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A unique coming-of-age story, Emelie Mahdavian’s immersive, observational documentary Bitterbrush takes viewers fully into a world many aren’t likely to have experienced. Following friends Colie Moline and Hollyn Patterson through their final summer herding cattle together on a remote ranch before life takes them in new, separate directions, it conveys emotions that are as big as the Idaho sky while maintaining a tight focus on the two young women and their relationship with each other.

There’s no narration in Bitterbrush — just a camera that quietly follows Colie and Hollyn as they go about the business of wrangling cows, accompanied only by their dogs and horses. It’s hard, physical work, but neither woman is ever shown complaining; on the contrary, they seem to wholly love the job and the opportunity it gives them to spend time with each other in the beautiful landscape they love. They talk about everything and nothing, as best friends do, and many times simply enjoy companionable silence. Intertitles are used sparingly to convey the key life developments that mean change is on its way.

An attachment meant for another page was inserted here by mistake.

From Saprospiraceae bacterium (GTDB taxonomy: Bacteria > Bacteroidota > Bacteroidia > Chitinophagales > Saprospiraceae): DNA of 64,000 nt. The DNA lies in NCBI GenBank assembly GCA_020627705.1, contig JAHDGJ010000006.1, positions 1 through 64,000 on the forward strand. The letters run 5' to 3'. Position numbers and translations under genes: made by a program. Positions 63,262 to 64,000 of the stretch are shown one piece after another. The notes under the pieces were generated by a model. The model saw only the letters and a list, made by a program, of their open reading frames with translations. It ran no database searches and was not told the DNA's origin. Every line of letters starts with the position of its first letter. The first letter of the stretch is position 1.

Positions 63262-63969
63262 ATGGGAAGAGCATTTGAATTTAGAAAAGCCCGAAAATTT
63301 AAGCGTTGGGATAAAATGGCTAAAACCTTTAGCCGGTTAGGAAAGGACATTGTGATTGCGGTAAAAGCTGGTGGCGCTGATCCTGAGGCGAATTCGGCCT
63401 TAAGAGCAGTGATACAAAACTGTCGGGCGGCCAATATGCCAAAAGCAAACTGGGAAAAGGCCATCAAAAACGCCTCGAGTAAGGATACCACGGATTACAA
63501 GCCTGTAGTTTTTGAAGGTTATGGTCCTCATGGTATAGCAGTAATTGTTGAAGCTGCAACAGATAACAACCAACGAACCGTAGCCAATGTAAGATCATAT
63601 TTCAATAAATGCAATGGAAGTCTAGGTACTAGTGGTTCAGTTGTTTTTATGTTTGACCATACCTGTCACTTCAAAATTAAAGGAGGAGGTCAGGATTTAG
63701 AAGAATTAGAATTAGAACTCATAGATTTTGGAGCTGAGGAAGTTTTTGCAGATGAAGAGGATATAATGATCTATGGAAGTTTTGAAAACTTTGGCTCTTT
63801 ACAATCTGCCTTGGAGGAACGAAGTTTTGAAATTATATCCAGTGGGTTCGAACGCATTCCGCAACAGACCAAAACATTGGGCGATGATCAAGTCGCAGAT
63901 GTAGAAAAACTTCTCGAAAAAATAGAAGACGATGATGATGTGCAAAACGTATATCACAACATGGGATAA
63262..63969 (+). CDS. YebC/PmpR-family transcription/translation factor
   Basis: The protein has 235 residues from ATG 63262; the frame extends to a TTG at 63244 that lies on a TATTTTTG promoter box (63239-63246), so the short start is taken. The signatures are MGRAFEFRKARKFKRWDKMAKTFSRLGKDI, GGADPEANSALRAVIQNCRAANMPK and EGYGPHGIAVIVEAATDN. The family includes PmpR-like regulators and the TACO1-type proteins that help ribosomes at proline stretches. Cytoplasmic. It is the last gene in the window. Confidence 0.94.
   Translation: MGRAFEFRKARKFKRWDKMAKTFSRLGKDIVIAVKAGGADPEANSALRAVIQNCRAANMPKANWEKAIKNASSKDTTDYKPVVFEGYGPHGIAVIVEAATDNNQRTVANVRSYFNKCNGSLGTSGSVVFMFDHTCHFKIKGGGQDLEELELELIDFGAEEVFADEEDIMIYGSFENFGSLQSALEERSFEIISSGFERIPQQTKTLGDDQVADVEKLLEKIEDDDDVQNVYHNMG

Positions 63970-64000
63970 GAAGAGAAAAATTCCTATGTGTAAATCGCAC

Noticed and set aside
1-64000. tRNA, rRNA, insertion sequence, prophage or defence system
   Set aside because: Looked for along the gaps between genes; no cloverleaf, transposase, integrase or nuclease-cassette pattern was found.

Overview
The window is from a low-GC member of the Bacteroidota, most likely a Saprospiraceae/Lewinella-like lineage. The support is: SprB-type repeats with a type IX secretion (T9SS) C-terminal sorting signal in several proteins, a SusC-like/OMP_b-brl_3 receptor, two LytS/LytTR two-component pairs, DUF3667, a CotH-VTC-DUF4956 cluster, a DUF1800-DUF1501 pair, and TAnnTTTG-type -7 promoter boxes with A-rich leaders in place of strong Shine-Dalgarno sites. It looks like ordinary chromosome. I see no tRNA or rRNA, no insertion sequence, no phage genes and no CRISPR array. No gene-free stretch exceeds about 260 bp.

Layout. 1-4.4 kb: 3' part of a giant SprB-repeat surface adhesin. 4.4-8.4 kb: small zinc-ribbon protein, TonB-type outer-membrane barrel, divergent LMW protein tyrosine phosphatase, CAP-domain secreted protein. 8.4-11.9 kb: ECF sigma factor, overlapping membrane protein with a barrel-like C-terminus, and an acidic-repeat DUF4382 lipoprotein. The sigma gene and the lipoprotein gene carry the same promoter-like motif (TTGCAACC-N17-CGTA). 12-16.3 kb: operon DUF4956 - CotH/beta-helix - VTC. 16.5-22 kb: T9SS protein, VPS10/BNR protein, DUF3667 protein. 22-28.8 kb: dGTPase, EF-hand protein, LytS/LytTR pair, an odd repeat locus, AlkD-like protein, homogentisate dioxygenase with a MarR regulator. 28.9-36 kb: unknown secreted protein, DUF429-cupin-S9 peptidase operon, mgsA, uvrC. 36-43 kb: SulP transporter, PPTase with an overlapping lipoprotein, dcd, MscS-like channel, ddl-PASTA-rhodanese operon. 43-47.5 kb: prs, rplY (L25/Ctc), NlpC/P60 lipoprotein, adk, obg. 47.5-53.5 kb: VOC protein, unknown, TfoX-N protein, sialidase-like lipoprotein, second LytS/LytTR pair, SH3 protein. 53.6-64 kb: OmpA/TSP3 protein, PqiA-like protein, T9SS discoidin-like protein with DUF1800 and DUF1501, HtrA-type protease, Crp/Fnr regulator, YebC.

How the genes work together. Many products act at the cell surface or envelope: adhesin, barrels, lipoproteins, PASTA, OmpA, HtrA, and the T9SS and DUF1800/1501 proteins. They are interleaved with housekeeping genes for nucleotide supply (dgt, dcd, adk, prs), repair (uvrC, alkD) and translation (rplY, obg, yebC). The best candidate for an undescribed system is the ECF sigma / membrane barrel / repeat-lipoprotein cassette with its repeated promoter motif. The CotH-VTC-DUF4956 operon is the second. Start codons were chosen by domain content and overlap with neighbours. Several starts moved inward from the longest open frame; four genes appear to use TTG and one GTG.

It’s impossible to watch Bitterbrush and not think of Brokeback Mountain, but, luckily for them, these friends aren’t caught up in a drama of that magnitude. They have their own choices to make and realities to come to terms with, but there’s never any question that each will be there for the other, wherever their paths take them. It’s also impossible to spend time with Colie and Hollyn and not compare them with the many other young women their age who obsess over things like social media and taking the perfect selfie. Not that Colie and Hollyn are incapable of being silly or frivolous — but their priorities are refreshingly grounded.

Mahdavian’s cinematography is beautiful, adeptly capturing the sweeping vistas that both women are so grateful for. As you watch the seasons change and the friends’ last summer come to its inevitable end, it’s clear that while life is inexorably moving on, both the breathtaking landscape and Colie and Hollyn’s love for each other will endure. — Betsy Bozdech

Team #MOTW’s comments:

Leslie Combemale There’s no calm like following-ranch-hand-for-hire-in-remote-wilderness calm. The meditative classical music that accompanies their travels and work lowers the heart rate even more, and when you add the gorgeous landscapes and the easy camaraderie between Colie and Hollyn, and, last but never least, their love of 12 pups, the cumulative scenario makes Bitterbrush a super compelling watch. They show themselves to be both aberrant and exactly what you’d expect as cowgirls. One of them loves Hormel corned beef hash in a can. The other just wants to own her own cows. “I love this work. I love this lifestyle”, she says. They share their heartaches and loss, their dreams and worries, often in very poetic ways. Bitterbrush reminds us all how beautiful it can be just to hear two girlfriends be honest and caring with each other, no matter what happens.